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Volunteers rescue a range of animals from spewing lava

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WHEN hundreds of residents of Hawaii’s Big Island fled their homes after the Kilauea volcano erupted, some left behind not only most of their belongings, but also their beloved pets.

In the two weeks since fountains of lava and poisonous gas spewed from the volcano, volunteers have made heroic efforts to retrieve a veritable Noah’s ark of dogs and cats, geese and ducks, cows and goats, horses, cattle and exotic birds.

Many were reuniting with their owners at evacuation shelters. The animal-friendly Red Cross shelter in Pahoa, a town about 40km east of the volcano, has about 100 dogs and 30 cats, along with bunnies, birds and pigs, said Burgandy Singleton, a Hawaii Island Humane Society volunteer. “Quite the crazy farm right now,” Ms Singleton said.

“We are housing everything from wee little creatures to ginormous beasts and no trouble. With that many personalities mixing it up, it’s been amazing.”

Some of the owners are camping outside with dogs who are not socialised, she said. “It gives them a sense of home and keeps them as peaceful as possible. This is definitely stressful on the pets as well as the people.”

The rescues begin with volunteers taking down addresses and pet names from owners at the shelters. They then go into the abandoned neighbourhoods with owners looking for the pets and setting out food and water, hoping to lure in hungry animals.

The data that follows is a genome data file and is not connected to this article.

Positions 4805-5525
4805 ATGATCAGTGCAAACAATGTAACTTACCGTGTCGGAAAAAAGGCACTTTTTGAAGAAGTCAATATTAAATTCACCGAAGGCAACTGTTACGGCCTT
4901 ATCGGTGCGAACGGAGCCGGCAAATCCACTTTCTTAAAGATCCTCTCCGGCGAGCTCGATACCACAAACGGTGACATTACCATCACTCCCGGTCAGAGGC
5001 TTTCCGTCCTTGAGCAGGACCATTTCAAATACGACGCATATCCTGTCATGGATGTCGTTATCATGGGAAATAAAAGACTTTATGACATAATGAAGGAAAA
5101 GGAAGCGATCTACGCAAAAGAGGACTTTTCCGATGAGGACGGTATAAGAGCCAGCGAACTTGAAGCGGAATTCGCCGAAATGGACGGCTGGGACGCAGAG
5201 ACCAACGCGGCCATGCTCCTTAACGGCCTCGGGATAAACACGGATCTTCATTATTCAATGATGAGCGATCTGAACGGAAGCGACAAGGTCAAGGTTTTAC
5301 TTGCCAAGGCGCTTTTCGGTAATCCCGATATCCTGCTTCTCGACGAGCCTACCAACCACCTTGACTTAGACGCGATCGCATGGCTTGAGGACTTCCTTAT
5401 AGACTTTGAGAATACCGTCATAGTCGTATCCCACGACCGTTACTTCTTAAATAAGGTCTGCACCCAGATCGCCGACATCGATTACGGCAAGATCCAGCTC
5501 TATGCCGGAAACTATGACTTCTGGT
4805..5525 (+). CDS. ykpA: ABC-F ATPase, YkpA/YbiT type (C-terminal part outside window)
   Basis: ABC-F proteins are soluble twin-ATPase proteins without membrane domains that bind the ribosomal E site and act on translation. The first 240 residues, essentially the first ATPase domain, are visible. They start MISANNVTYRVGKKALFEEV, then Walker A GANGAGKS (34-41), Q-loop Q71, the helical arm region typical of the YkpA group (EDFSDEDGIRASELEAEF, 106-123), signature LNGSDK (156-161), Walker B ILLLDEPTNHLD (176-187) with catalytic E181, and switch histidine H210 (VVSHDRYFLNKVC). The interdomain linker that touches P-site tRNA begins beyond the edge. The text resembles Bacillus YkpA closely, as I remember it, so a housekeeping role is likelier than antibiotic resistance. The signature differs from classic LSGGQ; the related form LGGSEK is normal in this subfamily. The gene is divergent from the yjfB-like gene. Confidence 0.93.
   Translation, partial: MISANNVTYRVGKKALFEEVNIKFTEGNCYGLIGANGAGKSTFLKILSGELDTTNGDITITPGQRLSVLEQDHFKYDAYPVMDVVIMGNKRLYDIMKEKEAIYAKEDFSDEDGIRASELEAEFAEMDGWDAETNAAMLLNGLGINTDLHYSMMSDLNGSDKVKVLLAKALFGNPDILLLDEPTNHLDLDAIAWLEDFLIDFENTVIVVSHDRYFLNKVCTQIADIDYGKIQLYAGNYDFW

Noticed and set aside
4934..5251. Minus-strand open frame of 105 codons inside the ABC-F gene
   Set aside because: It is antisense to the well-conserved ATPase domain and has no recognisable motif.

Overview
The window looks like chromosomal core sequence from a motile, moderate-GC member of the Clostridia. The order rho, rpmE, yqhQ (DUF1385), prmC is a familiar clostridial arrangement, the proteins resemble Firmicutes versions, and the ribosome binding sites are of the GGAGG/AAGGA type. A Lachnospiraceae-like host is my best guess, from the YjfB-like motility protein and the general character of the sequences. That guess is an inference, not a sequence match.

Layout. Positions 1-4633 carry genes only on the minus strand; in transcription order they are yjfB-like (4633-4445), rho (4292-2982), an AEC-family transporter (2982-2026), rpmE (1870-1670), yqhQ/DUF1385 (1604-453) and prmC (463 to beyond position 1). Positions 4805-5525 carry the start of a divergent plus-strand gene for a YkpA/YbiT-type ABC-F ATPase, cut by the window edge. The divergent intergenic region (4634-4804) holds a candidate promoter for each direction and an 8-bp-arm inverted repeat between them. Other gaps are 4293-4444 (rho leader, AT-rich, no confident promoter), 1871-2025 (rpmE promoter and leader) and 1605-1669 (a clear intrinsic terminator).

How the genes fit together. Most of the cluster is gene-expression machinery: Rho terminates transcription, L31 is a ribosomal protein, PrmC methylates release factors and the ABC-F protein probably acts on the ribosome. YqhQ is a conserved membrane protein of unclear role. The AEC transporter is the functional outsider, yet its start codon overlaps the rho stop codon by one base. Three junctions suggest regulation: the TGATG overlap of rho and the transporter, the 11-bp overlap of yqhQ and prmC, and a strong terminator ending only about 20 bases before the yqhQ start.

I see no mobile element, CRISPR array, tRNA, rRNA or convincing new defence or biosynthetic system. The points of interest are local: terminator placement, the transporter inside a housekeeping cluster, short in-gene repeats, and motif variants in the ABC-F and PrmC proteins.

“Ideally, we take the owner back in so they can hear a familiar voice and we can hand-trap them,” rather than luring them into cages, Ms Singleton said.

“We are trying every trick from every book.”

At another animal shelter at the county parks and recreation gym in Pahao, tents have been set up inside to give families some privacy and keep dogs away from each other, Ms Singleton said. A donation table at the entrance was piled high with bags of dry dog and cat litter.

“This is the reason I live in this community,” Ms Singleton said. “The offerings and the help has been unbelievable.”

Some of the larger livestock are being housed at the Hawaii County-funded Pana’ewa Rainforest Zoo and Gardens, which has taken in 30 to 35 cattle and horses. The close-knit community is helping to feed them.

Rescue groups have moved more than 1300 head of cattle and three dozen horses, some of which have been herded to a ranch to the north, out of danger. The livestock are even more jittery than the house pets, Ms Singleton said. “From the earthquakes to the smoke and lava to the helicopters overhead, they are just spooked.”

Ms Singleton said it was important for pets to stay with their families. “They both get something from it. Sometimes they have lost every single thing they own other than that dog or cat. It’s the one piece of home they still have, the one piece holding them together. And the pets feel the same way.”

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